Many of the students I work with struggle to express their emotions. Take for example a preschool boy I work with named “M” who often launches into major tantrums when he does not have time to complete a task (most recently a building project). Although there are many deficits in play here — flexible thinking, emotional regulation, etc–“M” lacks the foundational skill of being able to label his feelings. Even when an adult approaches and asks what the matter is, “M” lacks the emotional vocabulary to recognize and label his inner state. As a result, “M” often misinterprets his own feelings and the feelings of others, causing him to quickly meltdown.
Developmental researchers have stated that emotional literacy is one of the most important skills young child are taught (Webster-Stratton, 1999). This is because emotional literacy is a precursor to emotional regulation and social problem solving. Since emotional literacy is so strongly tied to pragmatic language and social competence, SLPs are uniquely qualified to address deficits in this area. And just like academic literacy, building a wide and varied emotional literacy helps our students to navigate the social world.
I like to help build complexity of emotional vocabulary by teaching feeling words and their definitions directly. Children’s books are a great way to label feelings and notice facial expressions. Here are some of my favorites:
On Monday When It Rained by Cheryl Kachenmeister is a simple pictorial of a boy who experiences a variety of emotions. It’s a good book to help children think about how someone might feel in certain situations. Glad Monster, Sad Monster by Anne Miranda & Ed Emberly is a fun read and kids love trying on the silly masks. I like using it with my Social Monsters resource on TPT.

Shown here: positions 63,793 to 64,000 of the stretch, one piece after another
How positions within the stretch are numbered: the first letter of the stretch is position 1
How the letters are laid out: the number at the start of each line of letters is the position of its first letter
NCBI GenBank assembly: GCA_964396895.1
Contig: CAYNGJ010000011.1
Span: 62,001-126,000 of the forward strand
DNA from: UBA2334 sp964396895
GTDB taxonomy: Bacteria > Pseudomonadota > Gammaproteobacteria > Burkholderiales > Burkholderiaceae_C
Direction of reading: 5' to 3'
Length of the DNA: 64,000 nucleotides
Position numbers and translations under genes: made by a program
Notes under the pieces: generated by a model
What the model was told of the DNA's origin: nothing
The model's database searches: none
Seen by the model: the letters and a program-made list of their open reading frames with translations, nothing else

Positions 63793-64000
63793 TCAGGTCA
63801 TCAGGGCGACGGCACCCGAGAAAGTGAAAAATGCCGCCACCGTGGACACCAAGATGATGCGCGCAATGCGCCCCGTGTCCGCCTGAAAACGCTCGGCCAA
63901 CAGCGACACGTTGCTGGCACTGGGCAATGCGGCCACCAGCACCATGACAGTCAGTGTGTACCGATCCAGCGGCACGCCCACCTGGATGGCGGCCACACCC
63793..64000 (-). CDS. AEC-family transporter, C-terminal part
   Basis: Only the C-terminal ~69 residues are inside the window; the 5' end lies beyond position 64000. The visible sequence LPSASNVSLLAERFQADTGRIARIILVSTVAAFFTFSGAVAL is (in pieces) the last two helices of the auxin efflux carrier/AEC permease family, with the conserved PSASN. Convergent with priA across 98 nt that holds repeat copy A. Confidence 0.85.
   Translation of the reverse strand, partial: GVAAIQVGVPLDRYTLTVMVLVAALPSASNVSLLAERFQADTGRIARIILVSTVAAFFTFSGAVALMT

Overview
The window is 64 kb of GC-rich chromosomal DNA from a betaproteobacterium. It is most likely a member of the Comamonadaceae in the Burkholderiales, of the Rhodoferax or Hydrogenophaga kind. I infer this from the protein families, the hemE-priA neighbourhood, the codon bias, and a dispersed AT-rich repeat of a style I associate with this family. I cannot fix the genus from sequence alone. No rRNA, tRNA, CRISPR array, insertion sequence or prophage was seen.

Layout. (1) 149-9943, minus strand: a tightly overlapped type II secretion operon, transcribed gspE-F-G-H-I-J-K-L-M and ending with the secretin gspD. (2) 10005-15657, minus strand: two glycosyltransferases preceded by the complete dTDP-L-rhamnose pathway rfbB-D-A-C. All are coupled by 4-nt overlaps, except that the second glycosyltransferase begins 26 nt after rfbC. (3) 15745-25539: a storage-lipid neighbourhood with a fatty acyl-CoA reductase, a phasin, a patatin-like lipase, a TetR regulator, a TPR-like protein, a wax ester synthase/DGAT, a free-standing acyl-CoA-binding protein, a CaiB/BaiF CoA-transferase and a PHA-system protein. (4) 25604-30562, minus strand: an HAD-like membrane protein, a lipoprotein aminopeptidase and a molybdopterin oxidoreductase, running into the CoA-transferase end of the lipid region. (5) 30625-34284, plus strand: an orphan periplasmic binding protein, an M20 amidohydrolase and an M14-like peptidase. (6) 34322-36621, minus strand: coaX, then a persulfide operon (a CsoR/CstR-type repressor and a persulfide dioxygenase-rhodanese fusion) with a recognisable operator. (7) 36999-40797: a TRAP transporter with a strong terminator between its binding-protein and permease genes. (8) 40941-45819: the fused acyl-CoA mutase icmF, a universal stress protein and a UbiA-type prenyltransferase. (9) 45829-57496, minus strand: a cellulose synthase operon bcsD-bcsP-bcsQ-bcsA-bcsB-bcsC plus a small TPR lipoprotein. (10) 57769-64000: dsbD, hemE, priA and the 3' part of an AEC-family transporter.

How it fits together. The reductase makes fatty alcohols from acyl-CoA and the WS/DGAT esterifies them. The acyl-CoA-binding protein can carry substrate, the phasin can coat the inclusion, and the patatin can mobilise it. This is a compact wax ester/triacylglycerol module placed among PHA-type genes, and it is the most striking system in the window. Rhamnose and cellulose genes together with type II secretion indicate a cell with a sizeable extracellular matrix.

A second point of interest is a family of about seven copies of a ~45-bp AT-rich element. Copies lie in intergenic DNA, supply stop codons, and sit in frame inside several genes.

The Way I Feel by Janan Cain has great images to connect to feelings words.
Feelings by Aliki provides contexts to label a variety of feelings. I like to pick a situation in the story and ask students to consider the character’s reactions and feelings. If you’re using visuals for “Size of the Problem” (read my review here) , this book provides nice opportunities for discussion of problems and reactions.
Dealing With Feelings (Series) by Elizabeth Crary are great for identifying feelings, increasing vocabulary and provide a nice springboard for role play!
A great way to reinforce the emotional vocabulary they are learning is to apply their new words to real-life situations. I have my students draw a time they felt a certain way or something that might make them feel this way. They also write (or just say) a sentence with their feeling word. The worksheet pictured here is part of my resource Emotions Vocabulary in my TPT store.
Do you have any books that you can recommend for building emotional vocabulary? Please share in the comments!